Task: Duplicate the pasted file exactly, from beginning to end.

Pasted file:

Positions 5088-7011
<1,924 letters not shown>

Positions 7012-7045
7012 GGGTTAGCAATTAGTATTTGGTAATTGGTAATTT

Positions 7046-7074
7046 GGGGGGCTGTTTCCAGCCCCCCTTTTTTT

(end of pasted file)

Positions 5088-7011
<1,924 letters not shown>

Positions 7012-7045
7012 GGGTTAGCAATTAGTATTTGGTAATTGGTAATTT

Positions 7046-7074
7046 GGGGGGCTGTTTCCAGCCCCCCTTTTTTT